‘Harovin Sundown’ Pear

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‘Harovin Sundown’ pear (Pyrus communis L.) is an attractive late-season fresh market pear with good storage capability. It is highly productive with no evidence of biennial bearing. The tree has excellent resistance to fire blight [a bacterial disease incited by Erwinia amylovora (Burr.) Winslow et al.]. This new cultivar, developed by Agriculture and Agri-Food Canada (AAFC) at its Research Centers in Harrow and Vineland Station, Ontario, Canada, is recommended by the Ontario Tender Fruit Producers' Marketing Board for general planting in Ontario. It is protected under Canadian Plant Breeders Rights legislation (application number 08-6315).

Origin

‘Harovin Sundown’ pear originated from a cross of ‘Bartlett’ × US56112-146 (Fig. 1) made in 1972 by H.A. Quamme. ‘Harovin Sundown’ was selected in 1980 by H.A. Quamme and propagated for a second test at Harrow in 1984 by F. Kappel. Trees were propagated in cooperation with the Western Ontario Fruit Testing Association (now the Ontario Fruit Testing Association) and, under the designation HW614, placed in grower trials beginning in 1986. It was also planted in regional evaluation orchards established in 1992, and in 1999, ‘Harovin Sundown’ was included in a large-scale pear trial planted for commercial processing evaluation of fire blight-resistant cultivars and selections. ‘Harovin Sundown’ is currently being tested in Canada (Ontario, Nova Scotia, and British Columbia), the United States (New York), and Europe (France, The Netherlands).

Fig. 1.
Fig. 1.

Pedigree of ‘Harovin Sundown’ pear.

Citation: HortScience horts 44, 5; 10.21273/HORTSCI.44.5.1461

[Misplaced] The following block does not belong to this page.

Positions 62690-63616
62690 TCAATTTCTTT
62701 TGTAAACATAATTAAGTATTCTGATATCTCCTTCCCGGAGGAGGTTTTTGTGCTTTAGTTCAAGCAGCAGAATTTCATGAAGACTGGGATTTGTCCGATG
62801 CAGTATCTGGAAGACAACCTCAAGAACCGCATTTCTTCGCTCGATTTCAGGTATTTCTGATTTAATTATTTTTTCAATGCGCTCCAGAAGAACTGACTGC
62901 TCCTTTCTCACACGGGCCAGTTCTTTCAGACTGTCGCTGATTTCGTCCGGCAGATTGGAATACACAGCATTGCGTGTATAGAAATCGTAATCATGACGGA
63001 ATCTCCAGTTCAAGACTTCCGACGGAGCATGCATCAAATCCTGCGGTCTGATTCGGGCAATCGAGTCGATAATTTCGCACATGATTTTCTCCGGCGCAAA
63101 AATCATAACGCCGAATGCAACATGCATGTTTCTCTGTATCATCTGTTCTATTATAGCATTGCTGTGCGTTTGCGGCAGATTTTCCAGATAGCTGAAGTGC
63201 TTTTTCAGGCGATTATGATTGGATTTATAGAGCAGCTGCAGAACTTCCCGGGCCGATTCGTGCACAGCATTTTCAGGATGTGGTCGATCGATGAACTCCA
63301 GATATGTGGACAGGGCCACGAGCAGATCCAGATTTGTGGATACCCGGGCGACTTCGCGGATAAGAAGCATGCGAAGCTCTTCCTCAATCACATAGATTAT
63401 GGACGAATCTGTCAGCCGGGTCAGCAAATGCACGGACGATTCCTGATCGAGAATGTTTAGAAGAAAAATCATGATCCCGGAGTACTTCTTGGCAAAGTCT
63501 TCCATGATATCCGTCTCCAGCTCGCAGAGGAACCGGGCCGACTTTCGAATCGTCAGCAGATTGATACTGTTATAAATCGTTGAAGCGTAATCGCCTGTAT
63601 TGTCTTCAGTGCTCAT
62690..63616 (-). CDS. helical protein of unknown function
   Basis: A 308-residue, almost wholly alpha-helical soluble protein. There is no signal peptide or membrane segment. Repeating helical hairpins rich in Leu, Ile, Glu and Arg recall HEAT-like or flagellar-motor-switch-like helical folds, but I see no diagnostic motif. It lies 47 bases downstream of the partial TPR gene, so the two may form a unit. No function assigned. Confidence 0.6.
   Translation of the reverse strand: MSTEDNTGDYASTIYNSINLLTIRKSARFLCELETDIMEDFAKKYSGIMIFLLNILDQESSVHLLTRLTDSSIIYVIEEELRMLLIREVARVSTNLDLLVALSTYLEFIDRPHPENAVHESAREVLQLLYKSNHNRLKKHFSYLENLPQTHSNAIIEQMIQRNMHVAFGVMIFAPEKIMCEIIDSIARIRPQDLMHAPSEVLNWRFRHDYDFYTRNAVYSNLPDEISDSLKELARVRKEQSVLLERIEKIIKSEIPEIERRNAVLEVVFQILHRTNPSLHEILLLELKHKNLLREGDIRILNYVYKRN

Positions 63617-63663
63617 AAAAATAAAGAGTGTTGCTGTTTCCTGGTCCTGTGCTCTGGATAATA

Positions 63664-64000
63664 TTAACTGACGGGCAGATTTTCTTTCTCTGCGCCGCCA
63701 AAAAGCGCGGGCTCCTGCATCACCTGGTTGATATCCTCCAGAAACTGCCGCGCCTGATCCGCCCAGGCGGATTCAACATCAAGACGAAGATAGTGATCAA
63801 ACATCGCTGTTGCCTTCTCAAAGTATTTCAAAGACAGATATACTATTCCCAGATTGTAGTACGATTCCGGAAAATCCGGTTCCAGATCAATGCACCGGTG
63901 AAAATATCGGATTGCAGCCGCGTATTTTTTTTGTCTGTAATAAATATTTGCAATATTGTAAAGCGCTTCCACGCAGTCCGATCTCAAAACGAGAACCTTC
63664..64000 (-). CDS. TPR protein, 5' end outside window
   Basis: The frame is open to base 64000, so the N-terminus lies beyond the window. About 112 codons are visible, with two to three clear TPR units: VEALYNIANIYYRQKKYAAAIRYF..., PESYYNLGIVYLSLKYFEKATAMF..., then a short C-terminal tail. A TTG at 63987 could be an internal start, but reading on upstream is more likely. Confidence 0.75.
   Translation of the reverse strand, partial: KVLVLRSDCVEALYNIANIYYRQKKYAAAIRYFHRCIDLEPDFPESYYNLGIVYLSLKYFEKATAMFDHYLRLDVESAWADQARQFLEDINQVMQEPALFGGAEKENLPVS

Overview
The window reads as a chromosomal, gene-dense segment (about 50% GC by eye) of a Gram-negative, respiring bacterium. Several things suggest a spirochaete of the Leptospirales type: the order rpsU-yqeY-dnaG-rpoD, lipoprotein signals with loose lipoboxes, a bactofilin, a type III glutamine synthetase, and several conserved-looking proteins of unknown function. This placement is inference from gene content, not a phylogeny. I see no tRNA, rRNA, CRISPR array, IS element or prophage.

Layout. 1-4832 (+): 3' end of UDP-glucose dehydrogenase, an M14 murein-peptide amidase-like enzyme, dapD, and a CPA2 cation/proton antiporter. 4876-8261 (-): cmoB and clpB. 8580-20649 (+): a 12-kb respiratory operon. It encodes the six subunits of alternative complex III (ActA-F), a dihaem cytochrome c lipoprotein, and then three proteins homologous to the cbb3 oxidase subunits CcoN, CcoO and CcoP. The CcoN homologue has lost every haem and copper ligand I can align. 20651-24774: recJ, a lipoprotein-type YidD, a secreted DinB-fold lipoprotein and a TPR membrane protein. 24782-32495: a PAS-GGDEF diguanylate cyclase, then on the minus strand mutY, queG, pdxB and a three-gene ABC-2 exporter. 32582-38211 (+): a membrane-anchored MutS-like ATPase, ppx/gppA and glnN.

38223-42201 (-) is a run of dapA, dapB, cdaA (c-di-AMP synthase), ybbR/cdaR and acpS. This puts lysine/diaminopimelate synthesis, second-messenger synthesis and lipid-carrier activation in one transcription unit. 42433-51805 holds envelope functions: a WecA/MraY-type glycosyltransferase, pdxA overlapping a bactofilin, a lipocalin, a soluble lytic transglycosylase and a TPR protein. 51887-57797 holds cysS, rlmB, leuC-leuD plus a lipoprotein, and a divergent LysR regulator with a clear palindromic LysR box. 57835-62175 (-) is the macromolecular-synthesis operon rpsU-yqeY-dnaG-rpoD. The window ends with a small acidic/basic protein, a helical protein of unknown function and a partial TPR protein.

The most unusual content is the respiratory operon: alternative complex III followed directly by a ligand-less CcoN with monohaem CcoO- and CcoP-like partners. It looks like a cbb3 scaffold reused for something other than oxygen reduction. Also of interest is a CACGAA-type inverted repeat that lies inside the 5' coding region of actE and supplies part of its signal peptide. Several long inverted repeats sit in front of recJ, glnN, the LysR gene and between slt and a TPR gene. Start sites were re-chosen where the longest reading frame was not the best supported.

Description and Performance: Tree Characteristics

Tree habit and productivity.

The tree of ‘Harovin Sundown’ is medium in size, conical and upright to spreading, annually productive, and winter-hardy, producing a good crop after exposure to winter minimum temperatures as low as –29 °C. There has been no evidence of biennial bearing. Precocity of ‘Harovin Sundown’ on standard (Bartlett seedling) rootstock appears to be similar to that of ‘Bartlett’ with trees coming into production ≈4 years after planting. Annual yields of harvested fruits have been equal to or greater than those of ‘Bartlett’, especially in areas where fire blight has adversely affected the productivity of ‘Bartlett’.

Shoot habit.

The bark on the sun-exposed side of dormant shoots is orange–brown [RHS code 175A or 175B; Royal Horticultural Society (RHS), 1966]. After the 2006 growing season, the internode length (mean ± se, n = 200) of ‘Harovin Sundown’ was 38.2 ± 0.4 mm as compared with that of ‘Bartlett’ (32.7 ± 0.3 mm), ‘Harrow Sweet’ (29.1 ± 0.4 mm), ‘AC Harrow Crisp’ (32.6 ± 0.4 mm), and ‘Beurré Bosc’ (46.0 ± 0.6 mm).

Leaves.

Leaves of ‘Harovin Sundown’ are elliptic, the shape of the base of the leaf blade is right-angled, and the shape of the upper part of the leaf blade is right-angled with pointed or broad acuminate tips. There is little curvature of the midrib. Leaf serrations are small and shallow but distinct. The angle between the petiole and the shoot is less than 30°, the petiole is medium in length (mean ≈24 mm, range, 15 to 32 mm), and stipules are sometimes absent. The attitude of the leaf in relation to the shoot is outward (i.e., leaves are predominantly horizontal on vertical shoots rather than pointing upward or downward). Actively growing shoot tips are reddish green with light pubescence.

Fire blight tolerance.